Are we addicted to our cellphones?

In previous posts, we have discussed the fact that truckers -- and all motorists, in fact -- can cause catastrophic accidents when they are distracted by their cellphones while driving. Sadly, despite the well-known and well-publicized risks of using a phone behind the wheel, people all across Albuquerque continue to do it.

It might be easy to blame such accidents on reckless drivers, but some researchers and addiction specialists believe that we could actually be addicted to our phones.

How our phones affect us

As noted in this CNN article, the pings of notification we get on our phone can trigger the release of dopamine in our brains. Dopamine is a chemical that makes people feel aroused, energized and rewarded. We get a similar response from eating, drinking, using drugs and other sources of addiction.

As one addiction professional and psychiatry professor notes, the ping of a notification on our phones can make people feel a compulsion to respond to it. We expect a reward, and the text, email or tag serves as that reward.

Shutting down other parts of the brain

Not only does a ping activate a rewards center of our brains, it also closes off the prefrontal cortex. This is the part of our brain responsible for much of our reasoning and judgment.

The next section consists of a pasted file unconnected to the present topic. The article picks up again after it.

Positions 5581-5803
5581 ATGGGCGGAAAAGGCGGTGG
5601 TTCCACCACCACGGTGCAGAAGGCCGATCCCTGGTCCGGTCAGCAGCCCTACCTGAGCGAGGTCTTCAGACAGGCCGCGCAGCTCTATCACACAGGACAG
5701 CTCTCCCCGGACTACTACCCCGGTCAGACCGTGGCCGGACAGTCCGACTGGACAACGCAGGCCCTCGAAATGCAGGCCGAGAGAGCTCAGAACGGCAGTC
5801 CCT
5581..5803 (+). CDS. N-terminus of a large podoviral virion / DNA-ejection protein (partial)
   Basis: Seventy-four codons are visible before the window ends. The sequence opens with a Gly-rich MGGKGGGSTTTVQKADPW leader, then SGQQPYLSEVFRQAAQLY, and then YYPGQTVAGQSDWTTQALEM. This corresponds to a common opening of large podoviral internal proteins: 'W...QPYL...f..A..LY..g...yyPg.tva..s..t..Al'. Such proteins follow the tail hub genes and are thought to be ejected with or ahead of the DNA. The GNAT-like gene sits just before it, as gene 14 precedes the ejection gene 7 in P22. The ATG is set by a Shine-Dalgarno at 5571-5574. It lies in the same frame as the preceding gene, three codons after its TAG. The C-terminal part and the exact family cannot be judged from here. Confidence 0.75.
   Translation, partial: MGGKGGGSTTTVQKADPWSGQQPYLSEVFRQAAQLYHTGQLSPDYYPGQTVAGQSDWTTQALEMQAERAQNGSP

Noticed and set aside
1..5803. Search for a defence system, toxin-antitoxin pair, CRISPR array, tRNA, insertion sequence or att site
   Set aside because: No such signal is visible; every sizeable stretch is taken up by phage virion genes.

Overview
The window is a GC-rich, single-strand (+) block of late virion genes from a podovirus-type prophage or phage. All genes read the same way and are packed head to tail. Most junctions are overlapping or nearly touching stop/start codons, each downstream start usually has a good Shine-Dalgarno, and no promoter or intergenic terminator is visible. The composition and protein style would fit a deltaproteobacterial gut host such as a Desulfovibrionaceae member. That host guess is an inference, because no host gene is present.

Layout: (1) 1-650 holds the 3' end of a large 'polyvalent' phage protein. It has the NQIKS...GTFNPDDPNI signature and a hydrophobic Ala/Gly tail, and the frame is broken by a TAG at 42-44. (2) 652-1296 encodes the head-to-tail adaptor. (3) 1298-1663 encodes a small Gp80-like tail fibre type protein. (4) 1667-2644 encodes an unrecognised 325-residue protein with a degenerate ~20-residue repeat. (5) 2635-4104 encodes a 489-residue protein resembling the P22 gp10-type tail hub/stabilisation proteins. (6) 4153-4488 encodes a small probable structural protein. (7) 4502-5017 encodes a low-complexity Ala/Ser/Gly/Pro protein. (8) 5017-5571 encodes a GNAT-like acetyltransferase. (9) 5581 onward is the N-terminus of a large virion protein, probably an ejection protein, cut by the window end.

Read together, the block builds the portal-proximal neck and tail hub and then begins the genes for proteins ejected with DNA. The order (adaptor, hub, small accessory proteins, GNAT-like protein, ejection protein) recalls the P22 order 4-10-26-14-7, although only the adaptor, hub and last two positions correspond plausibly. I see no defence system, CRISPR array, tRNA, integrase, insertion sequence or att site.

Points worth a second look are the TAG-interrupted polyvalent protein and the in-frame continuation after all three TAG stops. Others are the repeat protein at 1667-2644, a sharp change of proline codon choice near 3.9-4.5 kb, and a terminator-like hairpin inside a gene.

In other words, researchers believe that a notification on our phone makes it easier for our brains to seek the reward of a potential message even though such an act is logically dangerous.

How this information can make us safer drivers

With all this in mind, motorists might recognize that simply trying to ignore phone notifications while driving may not be the best option. Instead, it can be more helpful to turn off the phone or utilize apps that stop a phone from notifying you of messages, apps and other notifications while you are driving. 

Minimizing distractions behind the wheel is crucial if we want to stay safe and avoid car and truck accidents. Unfortunately, it may be more difficult than people realize, especially when our brains make it easier to justify such behavior. 

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